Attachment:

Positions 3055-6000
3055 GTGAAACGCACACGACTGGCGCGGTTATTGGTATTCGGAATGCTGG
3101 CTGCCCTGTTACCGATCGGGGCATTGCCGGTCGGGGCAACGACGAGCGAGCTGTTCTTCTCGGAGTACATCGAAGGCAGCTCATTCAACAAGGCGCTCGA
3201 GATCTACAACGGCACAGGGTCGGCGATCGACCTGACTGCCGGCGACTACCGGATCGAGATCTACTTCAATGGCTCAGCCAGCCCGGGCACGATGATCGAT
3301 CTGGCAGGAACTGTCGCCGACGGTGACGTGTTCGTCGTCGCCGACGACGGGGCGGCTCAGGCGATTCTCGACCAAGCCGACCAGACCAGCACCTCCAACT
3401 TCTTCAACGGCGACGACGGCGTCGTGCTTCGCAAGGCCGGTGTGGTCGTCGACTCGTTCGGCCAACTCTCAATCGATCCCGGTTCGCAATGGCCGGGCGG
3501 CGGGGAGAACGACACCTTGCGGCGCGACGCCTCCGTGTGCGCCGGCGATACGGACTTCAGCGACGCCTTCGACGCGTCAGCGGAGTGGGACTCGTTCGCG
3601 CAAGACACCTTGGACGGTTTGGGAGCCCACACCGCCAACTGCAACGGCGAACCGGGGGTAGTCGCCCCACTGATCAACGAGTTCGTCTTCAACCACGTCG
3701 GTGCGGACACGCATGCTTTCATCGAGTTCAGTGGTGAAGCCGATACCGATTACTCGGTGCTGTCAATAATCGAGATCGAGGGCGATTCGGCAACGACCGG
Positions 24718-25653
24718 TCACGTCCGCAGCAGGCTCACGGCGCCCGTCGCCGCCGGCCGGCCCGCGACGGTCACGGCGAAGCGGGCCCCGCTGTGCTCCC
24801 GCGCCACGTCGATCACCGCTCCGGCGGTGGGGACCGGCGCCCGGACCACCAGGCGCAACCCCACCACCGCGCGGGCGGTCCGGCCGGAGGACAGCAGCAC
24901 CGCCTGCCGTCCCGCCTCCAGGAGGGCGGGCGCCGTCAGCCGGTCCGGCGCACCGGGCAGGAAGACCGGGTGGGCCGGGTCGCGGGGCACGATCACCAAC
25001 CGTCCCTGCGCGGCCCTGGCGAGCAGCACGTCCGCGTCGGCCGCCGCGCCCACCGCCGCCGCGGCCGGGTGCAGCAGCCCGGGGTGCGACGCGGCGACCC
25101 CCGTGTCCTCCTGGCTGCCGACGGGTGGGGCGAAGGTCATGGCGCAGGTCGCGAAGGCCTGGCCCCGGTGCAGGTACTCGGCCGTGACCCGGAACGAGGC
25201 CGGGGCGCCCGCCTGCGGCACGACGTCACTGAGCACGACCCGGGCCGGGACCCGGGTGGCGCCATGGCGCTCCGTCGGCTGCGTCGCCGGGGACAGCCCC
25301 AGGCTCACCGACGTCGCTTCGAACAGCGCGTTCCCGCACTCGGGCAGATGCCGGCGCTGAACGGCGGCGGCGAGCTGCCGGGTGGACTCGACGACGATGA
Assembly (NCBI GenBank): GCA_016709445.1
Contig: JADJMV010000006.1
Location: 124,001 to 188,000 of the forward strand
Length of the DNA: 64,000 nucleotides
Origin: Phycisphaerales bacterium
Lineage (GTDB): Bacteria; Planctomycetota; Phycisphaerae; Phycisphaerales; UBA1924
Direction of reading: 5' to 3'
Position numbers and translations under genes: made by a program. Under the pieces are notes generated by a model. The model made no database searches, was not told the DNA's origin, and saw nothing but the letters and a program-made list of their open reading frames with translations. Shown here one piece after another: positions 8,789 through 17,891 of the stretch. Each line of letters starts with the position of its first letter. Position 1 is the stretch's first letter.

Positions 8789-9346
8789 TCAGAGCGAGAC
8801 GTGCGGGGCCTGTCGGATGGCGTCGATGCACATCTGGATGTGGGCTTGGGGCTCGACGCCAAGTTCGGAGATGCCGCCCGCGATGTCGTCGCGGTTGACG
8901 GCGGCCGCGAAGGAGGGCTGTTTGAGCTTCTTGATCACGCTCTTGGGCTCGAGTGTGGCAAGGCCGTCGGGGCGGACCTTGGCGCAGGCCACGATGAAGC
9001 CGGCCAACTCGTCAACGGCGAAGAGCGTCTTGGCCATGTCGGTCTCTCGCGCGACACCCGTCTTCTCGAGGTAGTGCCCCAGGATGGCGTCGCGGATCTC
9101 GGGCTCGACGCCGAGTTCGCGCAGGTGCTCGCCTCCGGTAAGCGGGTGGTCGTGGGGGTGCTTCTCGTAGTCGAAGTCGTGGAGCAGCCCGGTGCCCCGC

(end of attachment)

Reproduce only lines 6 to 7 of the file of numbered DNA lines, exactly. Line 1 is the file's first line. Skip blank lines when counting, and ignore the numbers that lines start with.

3401 TCTTCAACGGCGACGACGGCGTCGTGCTTCGCAAGGCCGGTGTGGTCGTCGACTCGTTCGGCCAACTCTCAATCGATCCCGGTTCGCAATGGCCGGGCGG
3501 CGGGGAGAACGACACCTTGCGGCGCGACGCCTCCGTGTGCGCCGGCGATACGGACTTCAGCGACGCCTTCGACGCGTCAGCGGAGTGGGACTCGTTCGCG